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September 15, 2014
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Using ORCFile in Cascading and Apache Crunch


This blog covers how recent developments have made it easy to use ORCFile from Cascading or Apache Crunch and that doing so can accelerate data processing more than 5x. Code samples are provided so that you can start integrating ORCFile into your Cascading or Crunch projects today.

What are Cascading and Apache Crunch?

Cascading and Apache Crunch are high-level frameworks that make it easy to process large amounts of data in distributed clusters. Cascading and Crunch both began as high-level abstractions to MapReduce, but recently we are beginning to see these frameworks ported to other scalable processing engines that offer higher performance, such as Apache Tez and Apache Spark. The frameworks offer different models that tend to be good for different use cases. Cascading gives users tuples and operators such as filtering, sorting and merging. Crunch users deal in Java objects rather than tuples, so Crunch is often a better fit for very complex data schemas. Cascading offers even higher level interfaces on top of it, Scalding for Scala users and Cascalog for Clojure users.

What is an ORCFile?

The Optimized Row Columnar (ORC) file format is a columnar storage format offering good read performance, high compression, and is tightly integrated with HDFS and Hive. ORCFile uses a wide variety of compression schemes, allowing data in ORCFile to achieve ratios of 10x or more in some cases. Because ORCFile is columnar, related columns are stored together on disk. This benefits analytical workloads, which tend to access only certain columns rather than the entire dataset.

Why combine ORCFile and Cascading/Crunch?

There are many reasons to use ORCFile alongside Cascading/Crunch, including:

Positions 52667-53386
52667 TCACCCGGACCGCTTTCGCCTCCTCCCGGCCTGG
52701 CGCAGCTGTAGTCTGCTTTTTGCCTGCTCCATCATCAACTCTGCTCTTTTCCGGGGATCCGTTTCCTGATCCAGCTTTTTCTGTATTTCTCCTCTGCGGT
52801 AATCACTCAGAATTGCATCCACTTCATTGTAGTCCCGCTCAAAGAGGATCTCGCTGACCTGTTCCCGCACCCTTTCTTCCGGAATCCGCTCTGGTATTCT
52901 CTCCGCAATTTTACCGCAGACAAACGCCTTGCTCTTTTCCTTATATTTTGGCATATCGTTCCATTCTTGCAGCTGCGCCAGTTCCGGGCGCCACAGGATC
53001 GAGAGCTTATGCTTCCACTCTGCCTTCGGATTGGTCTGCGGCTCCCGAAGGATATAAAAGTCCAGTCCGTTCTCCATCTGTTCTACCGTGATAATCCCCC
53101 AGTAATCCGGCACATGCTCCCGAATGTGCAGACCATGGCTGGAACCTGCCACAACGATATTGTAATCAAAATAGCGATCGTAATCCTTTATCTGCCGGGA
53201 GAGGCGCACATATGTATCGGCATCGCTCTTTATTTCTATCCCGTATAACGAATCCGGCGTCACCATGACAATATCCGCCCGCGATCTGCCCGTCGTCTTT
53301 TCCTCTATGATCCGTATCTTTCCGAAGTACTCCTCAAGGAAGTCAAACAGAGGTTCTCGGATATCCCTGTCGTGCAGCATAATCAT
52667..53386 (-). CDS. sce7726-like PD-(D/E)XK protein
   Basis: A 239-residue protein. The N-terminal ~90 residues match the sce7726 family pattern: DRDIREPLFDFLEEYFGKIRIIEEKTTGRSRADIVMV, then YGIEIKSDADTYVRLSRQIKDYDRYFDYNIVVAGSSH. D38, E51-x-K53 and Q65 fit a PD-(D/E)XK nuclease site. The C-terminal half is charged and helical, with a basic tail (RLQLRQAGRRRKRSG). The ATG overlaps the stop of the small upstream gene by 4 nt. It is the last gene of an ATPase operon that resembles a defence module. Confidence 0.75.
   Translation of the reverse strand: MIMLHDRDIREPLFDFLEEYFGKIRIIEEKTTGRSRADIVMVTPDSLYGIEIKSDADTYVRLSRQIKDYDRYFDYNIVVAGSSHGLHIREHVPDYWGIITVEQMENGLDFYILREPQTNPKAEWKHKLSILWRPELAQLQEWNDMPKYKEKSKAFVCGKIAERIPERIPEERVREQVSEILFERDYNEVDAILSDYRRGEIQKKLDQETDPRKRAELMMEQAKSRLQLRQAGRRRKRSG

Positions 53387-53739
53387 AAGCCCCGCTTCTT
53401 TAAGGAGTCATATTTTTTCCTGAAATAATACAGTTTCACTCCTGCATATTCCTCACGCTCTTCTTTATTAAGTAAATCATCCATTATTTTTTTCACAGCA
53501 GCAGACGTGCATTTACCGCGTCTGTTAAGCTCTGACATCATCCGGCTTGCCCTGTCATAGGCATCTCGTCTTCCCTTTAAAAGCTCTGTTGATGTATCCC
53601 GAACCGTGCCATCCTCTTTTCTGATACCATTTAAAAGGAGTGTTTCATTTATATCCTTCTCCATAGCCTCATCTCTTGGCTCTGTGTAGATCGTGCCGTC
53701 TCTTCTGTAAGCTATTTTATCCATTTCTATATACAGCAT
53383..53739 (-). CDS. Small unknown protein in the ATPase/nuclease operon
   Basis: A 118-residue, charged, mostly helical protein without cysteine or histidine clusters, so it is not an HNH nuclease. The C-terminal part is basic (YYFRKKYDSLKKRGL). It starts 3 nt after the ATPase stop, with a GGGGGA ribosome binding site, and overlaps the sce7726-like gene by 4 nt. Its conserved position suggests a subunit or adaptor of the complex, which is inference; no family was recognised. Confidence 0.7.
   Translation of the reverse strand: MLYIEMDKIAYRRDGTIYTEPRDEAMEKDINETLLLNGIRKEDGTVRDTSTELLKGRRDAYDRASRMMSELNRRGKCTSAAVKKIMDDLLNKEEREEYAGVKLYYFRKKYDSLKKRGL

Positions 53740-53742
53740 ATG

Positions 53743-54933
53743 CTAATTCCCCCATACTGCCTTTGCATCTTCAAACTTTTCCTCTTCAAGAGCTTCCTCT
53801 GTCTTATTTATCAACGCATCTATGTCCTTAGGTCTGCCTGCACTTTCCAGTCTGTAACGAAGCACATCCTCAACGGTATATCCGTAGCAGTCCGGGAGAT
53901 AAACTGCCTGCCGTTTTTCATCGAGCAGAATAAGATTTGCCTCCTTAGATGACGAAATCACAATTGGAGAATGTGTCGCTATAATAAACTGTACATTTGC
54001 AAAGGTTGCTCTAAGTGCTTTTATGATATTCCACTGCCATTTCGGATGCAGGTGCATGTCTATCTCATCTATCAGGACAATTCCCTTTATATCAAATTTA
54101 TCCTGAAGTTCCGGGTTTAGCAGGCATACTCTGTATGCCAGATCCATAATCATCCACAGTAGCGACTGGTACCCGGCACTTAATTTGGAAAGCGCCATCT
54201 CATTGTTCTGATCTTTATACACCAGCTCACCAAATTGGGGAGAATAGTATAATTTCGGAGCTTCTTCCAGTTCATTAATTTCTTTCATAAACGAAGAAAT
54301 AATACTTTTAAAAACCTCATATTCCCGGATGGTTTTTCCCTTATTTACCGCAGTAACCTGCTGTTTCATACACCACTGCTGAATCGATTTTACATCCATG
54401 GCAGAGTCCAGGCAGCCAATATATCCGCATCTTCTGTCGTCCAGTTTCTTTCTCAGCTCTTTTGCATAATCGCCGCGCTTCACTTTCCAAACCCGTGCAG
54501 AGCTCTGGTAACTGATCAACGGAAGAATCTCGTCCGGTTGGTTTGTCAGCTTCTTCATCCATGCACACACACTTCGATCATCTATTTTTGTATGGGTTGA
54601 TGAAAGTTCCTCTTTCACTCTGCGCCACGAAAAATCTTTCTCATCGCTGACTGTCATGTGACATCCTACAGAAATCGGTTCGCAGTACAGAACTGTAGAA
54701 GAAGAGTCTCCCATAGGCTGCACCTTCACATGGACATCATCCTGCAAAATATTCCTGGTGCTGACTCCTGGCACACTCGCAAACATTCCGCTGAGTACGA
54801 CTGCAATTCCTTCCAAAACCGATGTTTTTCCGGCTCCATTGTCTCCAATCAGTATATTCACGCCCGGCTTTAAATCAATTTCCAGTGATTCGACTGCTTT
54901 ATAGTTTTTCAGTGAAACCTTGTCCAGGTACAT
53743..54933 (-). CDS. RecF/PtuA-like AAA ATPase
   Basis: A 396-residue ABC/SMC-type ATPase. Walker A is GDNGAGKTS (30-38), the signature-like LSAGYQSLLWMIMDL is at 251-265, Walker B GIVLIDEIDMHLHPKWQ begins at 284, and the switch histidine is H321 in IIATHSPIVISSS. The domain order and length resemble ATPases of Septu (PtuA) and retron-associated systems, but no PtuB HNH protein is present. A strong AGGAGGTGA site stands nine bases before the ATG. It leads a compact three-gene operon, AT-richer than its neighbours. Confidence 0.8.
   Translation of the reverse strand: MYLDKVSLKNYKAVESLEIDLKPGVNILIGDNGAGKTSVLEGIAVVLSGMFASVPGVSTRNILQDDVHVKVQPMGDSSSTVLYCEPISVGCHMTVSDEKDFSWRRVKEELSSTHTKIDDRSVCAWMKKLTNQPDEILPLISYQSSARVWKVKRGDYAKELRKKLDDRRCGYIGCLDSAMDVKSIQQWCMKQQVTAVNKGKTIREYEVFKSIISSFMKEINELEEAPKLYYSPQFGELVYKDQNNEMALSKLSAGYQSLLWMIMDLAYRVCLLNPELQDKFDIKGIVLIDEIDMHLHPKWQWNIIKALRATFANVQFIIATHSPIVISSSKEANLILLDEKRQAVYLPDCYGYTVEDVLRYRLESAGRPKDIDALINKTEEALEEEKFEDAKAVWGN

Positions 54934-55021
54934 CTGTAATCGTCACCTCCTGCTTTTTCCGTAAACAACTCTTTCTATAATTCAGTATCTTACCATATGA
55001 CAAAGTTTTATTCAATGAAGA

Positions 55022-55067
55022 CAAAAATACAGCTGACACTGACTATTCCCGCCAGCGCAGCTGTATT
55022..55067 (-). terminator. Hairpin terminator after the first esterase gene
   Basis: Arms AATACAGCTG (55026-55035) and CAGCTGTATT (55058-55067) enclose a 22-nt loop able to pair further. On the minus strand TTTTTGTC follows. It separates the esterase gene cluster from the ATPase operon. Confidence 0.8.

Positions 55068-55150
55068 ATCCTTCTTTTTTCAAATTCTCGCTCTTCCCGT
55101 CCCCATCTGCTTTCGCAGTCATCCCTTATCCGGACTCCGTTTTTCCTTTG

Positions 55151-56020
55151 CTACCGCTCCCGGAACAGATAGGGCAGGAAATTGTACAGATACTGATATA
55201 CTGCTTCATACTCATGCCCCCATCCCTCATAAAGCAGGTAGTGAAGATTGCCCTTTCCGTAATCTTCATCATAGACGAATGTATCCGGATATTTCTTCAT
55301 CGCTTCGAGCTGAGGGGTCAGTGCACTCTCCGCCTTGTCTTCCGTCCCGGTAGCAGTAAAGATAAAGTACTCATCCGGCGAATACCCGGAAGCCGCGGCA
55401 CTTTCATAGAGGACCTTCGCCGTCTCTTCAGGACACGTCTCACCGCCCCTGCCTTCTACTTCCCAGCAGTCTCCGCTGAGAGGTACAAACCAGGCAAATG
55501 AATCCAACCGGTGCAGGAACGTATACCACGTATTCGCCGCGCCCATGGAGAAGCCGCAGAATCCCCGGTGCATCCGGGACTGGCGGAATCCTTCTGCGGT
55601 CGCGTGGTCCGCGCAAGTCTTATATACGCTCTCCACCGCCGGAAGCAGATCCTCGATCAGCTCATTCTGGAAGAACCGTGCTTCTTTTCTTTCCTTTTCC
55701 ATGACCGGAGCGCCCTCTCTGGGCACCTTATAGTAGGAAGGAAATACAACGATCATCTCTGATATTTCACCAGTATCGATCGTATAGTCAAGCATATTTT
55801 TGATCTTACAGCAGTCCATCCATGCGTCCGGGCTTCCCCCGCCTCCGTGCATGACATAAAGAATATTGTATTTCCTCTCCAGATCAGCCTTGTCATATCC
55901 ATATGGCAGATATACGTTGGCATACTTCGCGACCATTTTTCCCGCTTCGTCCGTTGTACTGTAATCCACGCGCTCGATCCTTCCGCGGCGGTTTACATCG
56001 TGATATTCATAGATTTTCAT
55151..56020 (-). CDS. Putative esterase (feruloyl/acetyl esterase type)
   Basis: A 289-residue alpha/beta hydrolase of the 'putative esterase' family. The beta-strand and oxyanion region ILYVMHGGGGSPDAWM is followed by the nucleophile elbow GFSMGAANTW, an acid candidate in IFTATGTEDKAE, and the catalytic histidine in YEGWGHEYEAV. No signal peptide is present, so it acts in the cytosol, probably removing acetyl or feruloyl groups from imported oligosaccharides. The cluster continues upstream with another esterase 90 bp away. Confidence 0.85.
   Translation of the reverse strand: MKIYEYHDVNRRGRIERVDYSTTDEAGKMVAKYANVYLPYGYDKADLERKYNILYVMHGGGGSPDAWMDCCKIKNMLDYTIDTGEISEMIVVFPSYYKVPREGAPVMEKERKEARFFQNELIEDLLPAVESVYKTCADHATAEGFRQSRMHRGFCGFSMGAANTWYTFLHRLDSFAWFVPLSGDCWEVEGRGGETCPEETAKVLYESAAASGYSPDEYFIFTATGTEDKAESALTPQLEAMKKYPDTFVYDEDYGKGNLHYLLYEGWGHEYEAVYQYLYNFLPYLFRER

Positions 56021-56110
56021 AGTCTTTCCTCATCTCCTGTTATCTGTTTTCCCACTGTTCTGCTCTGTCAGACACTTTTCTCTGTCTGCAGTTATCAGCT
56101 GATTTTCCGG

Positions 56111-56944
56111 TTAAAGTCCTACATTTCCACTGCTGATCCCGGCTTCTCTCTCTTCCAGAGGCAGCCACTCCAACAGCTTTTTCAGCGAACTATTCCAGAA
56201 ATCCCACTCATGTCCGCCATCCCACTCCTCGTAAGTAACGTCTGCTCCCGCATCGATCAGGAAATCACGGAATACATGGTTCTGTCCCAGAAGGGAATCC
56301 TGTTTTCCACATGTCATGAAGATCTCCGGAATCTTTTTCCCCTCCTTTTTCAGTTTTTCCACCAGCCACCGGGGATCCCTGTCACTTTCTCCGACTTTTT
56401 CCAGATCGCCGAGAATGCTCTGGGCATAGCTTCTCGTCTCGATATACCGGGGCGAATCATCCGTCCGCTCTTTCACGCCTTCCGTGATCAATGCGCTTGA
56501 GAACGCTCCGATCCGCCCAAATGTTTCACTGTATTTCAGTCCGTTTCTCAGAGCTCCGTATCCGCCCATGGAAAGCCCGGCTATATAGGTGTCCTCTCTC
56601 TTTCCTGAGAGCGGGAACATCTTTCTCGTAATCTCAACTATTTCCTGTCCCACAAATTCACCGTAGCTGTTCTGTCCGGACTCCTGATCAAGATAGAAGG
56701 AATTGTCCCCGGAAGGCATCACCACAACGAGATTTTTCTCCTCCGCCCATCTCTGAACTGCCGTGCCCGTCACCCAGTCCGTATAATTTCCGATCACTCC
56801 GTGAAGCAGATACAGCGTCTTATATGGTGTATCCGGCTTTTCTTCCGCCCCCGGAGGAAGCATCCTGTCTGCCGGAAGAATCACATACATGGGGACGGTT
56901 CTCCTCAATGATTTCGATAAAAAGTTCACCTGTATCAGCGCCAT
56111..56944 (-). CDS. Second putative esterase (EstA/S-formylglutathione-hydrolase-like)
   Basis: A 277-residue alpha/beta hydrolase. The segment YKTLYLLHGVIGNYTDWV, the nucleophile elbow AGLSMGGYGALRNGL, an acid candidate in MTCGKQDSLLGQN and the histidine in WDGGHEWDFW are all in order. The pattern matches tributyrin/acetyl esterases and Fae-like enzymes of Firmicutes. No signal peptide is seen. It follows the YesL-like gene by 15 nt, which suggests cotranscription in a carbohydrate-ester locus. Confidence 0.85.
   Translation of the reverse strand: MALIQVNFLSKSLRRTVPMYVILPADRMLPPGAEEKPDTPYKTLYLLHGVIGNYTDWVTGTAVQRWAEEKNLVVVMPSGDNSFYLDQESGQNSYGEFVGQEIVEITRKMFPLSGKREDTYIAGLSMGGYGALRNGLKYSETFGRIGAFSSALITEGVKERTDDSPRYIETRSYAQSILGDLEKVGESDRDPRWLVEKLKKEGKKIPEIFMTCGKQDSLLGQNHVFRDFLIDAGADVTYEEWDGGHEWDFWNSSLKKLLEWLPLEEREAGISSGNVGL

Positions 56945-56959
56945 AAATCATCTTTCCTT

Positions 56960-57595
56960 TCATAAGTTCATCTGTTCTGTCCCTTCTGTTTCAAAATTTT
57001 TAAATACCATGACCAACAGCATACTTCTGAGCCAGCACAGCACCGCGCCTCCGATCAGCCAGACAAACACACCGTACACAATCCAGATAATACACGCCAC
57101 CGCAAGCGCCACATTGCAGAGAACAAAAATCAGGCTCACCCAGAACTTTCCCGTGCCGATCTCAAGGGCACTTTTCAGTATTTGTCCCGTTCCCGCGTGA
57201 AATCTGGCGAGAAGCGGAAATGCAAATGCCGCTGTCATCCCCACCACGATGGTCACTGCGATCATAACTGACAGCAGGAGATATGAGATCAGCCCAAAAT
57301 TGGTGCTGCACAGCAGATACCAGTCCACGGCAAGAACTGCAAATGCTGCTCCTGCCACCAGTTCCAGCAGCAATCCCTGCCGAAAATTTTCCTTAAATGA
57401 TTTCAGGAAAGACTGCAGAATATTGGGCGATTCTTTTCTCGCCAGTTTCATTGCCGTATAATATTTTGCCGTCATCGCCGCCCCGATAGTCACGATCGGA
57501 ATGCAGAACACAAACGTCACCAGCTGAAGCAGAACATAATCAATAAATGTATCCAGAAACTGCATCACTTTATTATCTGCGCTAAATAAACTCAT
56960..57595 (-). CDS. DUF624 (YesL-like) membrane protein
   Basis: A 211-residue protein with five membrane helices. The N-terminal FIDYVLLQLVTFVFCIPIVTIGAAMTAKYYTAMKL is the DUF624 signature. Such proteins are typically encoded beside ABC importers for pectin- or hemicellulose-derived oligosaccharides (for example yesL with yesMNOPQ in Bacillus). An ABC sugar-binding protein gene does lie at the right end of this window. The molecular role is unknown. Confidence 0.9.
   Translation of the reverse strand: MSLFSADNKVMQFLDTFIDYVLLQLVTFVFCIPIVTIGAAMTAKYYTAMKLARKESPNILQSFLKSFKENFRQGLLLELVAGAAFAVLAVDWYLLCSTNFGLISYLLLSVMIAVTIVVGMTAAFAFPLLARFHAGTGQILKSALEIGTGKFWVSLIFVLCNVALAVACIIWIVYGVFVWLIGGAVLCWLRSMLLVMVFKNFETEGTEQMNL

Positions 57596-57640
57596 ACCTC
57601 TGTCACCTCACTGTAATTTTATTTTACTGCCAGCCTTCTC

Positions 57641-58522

1. You want an easy way to convert a lot of data into ORCFile format to reduce storage footprint.
  2. You want to process Hive data with Cascading or Crunch and the Hive data is stored using ORCFile.
  3. You need to join data in ORCFile against data in some other format.

And so on.

Using ORCFile with Cascading

Cascading / ORCFile support existed since Hive 12 but was recently improved to support Hive 13, schema inference and column pruning. These features present a few new ways of opening ORCFile:

Regardless of which you choose, it all starts by importing

import cascading.hive.ORCFile;

Create an ORC Scheme fully specifying schema (existed since Hive 12):

Scheme orcScheme = new ORCFile("col1 int, col2 string, col3 string, col4 long")

Create an ORC Scheme with schema inference (schema inference):

Scheme orcScheme = new ORCFile();

Fully specify the schema, but prune so that only columns col1 and col4 are read (column pruning):

Scheme orcScheme = new ORCFile("col1 int, col2 string, col3 string, col4 long", "0,3");

Read only col1 and col4, but this time open the file without specifying the schema (both new features combined):

Scheme orcScheme = new ORCFile(null, "0,3");

Any of these Schemes can be fed into a Cascading Tap as follows, allowing the path to the ORCFile to be introduced.

Tap myTab = new Hfs(orcScheme, pathToORCFile);

Cascading provides a mechanism for 3rd parties to publish extensions to a repository called which functions as a Maven repository. In your build manager, just add conjars as a repository and add a dependency to com.ebay.cascading-hive.